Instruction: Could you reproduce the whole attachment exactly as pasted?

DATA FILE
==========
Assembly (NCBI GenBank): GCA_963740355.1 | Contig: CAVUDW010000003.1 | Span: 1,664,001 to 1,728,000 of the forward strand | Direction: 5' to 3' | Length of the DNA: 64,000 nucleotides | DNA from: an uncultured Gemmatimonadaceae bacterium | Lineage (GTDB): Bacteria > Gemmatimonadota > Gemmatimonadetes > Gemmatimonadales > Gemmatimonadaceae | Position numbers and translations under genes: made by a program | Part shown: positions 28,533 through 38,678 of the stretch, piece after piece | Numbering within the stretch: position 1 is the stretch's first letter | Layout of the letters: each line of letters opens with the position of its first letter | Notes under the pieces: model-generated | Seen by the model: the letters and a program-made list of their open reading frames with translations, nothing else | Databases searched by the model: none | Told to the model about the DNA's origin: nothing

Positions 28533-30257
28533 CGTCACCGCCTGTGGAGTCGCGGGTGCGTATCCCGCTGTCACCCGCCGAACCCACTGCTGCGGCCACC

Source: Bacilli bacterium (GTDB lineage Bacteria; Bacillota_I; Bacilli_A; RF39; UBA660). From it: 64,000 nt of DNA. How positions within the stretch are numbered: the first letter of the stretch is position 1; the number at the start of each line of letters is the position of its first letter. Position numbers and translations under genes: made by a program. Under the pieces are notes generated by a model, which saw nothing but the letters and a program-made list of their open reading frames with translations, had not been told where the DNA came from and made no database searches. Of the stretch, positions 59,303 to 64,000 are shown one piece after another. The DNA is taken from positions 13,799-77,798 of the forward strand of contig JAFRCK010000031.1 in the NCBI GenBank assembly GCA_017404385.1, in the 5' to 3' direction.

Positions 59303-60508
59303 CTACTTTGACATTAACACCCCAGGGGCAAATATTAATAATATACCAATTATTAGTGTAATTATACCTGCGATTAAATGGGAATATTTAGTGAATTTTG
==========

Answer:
Assembly (NCBI GenBank): GCA_963740355.1 | Contig: CAVUDW010000003.1 | Span: 1,664,001 to 1,728,000 of the forward strand | Direction: 5' to 3' | Length of the DNA: 64,000 nucleotides | DNA from: an uncultured Gemmatimonadaceae bacterium | Lineage (GTDB): Bacteria > Gemmatimonadota > Gemmatimonadetes > Gemmatimonadales > Gemmatimonadaceae | Position numbers and translations under genes: made by a program | Part shown: positions 28,533 through 38,678 of the stretch, piece after piece | Numbering within the stretch: position 1 is the stretch's first letter | Layout of the letters: each line of letters opens with the position of its first letter | Notes under the pieces: model-generated | Seen by the model: the letters and a program-made list of their open reading frames with translations, nothing else | Databases searched by the model: none | Told to the model about the DNA's origin: nothing

Positions 28533-30257
28533 CGTCACCGCCTGTGGAGTCGCGGGTGCGTATCCCGCTGTCACCCGCCGAACCCACTGCTGCGGCCACC

Source: Bacilli bacterium (GTDB lineage Bacteria; Bacillota_I; Bacilli_A; RF39; UBA660). From it: 64,000 nt of DNA. How positions within the stretch are numbered: the first letter of the stretch is position 1; the number at the start of each line of letters is the position of its first letter. Position numbers and translations under genes: made by a program. Under the pieces are notes generated by a model, which saw nothing but the letters and a program-made list of their open reading frames with translations, had not been told where the DNA came from and made no database searches. Of the stretch, positions 59,303 to 64,000 are shown one piece after another. The DNA is taken from positions 13,799-77,798 of the forward strand of contig JAFRCK010000031.1 in the NCBI GenBank assembly GCA_017404385.1, in the 5' to 3' direction.

Positions 59303-60508
59303 CTACTTTGACATTAACACCCCAGGGGCAAATATTAATAATATACCAATTATTAGTGTAATTATACCTGCGATTAAATGGGAATATTTAGTGAATTTTG